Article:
RECENTLY ONE Dennis Polonich recovered in a Michigan court the sum of $850,000 in a lawsuit he brought against one Wilfrid Paiement in compensation for injuries he received at Mr. Paiement's hands. Or, rather, Mr. Paiement's hockey stick. The injuries were received in the course of a hockey game between the Detroit Red Wings and the Colorado Rockies of the National Hockey League. This is not the largest amount one professional athlete has won in a lawsuit against another: Rudy Tomjanovich of the Houston Rockets got a $3.2 million judgment against the Los Angeles Lakers, a National Basketball Association team, for serious injuries suffered in an altercation with the Lakers' Kermit Washington.

Not all professional athletes who receive injuries sue, of course; the vast majority do not. In fact, one could argue that the risk of injury is a chance they take when they agree voluntarily -- and in return for generous compensation -- to employment as professional athletes. Laissez faire, the argument would run: let the leagues police themselves with whatever penalties they think appropriate. If the fans feel revulsion for the level of violence, they can always respond by refusing to buy tickets or to watch games on television. Besides, one might add, there is a clear possibility of abuse here. You don't have to be a smart attorney to know that any player would be wise to file suit in his team's home town, where the opposing player or team is likely to be highly unpopular; home-town juries could return unjustifiably high judgments.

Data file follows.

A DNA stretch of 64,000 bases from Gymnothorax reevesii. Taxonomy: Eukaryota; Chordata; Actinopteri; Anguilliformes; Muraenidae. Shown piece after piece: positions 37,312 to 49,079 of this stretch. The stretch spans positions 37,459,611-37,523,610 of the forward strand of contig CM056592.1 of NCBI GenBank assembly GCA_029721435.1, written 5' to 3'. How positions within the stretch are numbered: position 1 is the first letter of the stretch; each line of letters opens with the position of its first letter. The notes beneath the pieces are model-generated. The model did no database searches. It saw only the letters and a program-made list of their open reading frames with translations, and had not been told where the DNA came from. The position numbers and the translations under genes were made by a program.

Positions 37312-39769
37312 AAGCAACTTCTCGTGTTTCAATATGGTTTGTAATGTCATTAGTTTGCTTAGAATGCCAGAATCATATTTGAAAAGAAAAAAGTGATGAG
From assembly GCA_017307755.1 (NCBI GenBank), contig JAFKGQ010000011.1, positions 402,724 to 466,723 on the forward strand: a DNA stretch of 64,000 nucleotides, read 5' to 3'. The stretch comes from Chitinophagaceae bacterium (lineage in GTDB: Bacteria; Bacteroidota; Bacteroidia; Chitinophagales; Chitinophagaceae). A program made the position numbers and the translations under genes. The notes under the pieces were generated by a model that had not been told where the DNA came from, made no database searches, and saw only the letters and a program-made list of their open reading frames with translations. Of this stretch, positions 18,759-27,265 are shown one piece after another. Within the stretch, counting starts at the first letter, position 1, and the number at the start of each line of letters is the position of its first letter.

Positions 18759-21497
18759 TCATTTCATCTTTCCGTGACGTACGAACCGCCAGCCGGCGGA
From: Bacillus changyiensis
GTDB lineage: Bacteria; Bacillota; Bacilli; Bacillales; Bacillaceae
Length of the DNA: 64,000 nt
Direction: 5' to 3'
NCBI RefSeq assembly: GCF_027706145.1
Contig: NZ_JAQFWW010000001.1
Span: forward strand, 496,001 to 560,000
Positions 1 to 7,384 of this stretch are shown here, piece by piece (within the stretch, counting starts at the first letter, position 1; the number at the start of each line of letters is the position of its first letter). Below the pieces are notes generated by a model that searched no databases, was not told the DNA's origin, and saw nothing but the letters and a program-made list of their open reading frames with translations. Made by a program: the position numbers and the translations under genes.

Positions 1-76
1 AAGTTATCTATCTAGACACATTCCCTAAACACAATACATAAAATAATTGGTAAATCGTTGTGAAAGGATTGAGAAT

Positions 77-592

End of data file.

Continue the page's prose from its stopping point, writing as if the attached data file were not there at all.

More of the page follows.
We think these arguments overlook a couple of important considerations. The first is that some of these players are committing acts that, in any other circumstances, we would all agree are wrong. Why should the fact that they are performed on a hockey rink or a basketball court make any difference? Professional sports are just another form of entertainment, and we would not tolerate genuine injuries being inflicted as part of a television program or symphony performance. Every professional sport, even those whose rules contemplate plenty of body contact, prohibits intentional infliction of injury. How can we say that a player has agreed to risk such injury when the rules prohibit it?

The other reason we reject the let-boys-be-boys argument is the role of sports in our society, and particularly in setting an example for children. Of all our forms of entertainment, professional sports probably have the most fascination for children below the teen years. Players are admired, and their conduct, on and off the playing area, imitated. Lawsuits that penalize conduct like Mr. Paiement's provide an even greater disincentive than league rules can to conduct we would not like to see children admire. If those who run professional sports leagues feel that such lawsuits will drain their resources, they have a ready alternative: stricter enforcement of their current rules and enactment of new rules that will make injuries less common.